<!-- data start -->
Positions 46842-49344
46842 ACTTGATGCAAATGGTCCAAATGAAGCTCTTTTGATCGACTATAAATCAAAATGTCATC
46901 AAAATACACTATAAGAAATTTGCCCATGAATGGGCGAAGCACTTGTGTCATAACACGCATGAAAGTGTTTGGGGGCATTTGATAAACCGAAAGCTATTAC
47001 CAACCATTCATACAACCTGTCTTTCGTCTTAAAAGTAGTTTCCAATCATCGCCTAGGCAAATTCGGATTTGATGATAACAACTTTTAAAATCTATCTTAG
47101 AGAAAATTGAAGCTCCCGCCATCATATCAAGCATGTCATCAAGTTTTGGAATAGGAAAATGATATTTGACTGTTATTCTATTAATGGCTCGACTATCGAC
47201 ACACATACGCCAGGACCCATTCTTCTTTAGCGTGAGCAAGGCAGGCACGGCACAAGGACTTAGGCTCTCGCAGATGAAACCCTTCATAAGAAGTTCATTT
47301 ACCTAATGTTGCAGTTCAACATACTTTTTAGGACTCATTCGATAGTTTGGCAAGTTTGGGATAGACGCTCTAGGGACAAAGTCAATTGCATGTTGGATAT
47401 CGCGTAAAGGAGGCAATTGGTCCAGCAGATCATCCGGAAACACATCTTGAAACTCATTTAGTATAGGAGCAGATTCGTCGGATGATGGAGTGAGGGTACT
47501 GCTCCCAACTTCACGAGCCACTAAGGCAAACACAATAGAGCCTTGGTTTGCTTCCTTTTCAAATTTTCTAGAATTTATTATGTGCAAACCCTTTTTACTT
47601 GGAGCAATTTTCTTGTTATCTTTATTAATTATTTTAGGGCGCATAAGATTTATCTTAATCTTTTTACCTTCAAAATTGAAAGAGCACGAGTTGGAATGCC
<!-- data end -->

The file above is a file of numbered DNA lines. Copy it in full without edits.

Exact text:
Positions 46842-49344
46842 ACTTGATGCAAATGGTCCAAATGAAGCTCTTTTGATCGACTATAAATCAAAATGTCATC
46901 AAAATACACTATAAGAAATTTGCCCATGAATGGGCGAAGCACTTGTGTCATAACACGCATGAAAGTGTTTGGGGGCATTTGATAAACCGAAAGCTATTAC
47001 CAACCATTCATACAACCTGTCTTTCGTCTTAAAAGTAGTTTCCAATCATCGCCTAGGCAAATTCGGATTTGATGATAACAACTTTTAAAATCTATCTTAG
47101 AGAAAATTGAAGCTCCCGCCATCATATCAAGCATGTCATCAAGTTTTGGAATAGGAAAATGATATTTGACTGTTATTCTATTAATGGCTCGACTATCGAC
47201 ACACATACGCCAGGACCCATTCTTCTTTAGCGTGAGCAAGGCAGGCACGGCACAAGGACTTAGGCTCTCGCAGATGAAACCCTTCATAAGAAGTTCATTT
47301 ACCTAATGTTGCAGTTCAACATACTTTTTAGGACTCATTCGATAGTTTGGCAAGTTTGGGATAGACGCTCTAGGGACAAAGTCAATTGCATGTTGGATAT
47401 CGCGTAAAGGAGGCAATTGGTCCAGCAGATCATCCGGAAACACATCTTGAAACTCATTTAGTATAGGAGCAGATTCGTCGGATGATGGAGTGAGGGTACT
47501 GCTCCCAACTTCACGAGCCACTAAGGCAAACACAATAGAGCCTTGGTTTGCTTCCTTTTCAAATTTTCTAGAATTTATTATGTGCAAACCCTTTTTACTT
47601 GGAGCAATTTTCTTGTTATCTTTATTAATTATTTTAGGGCGCATAAGATTTATCTTAATCTTTTTACCTTCAAAATTGAAAGAGCACGAGTTGGAATGCC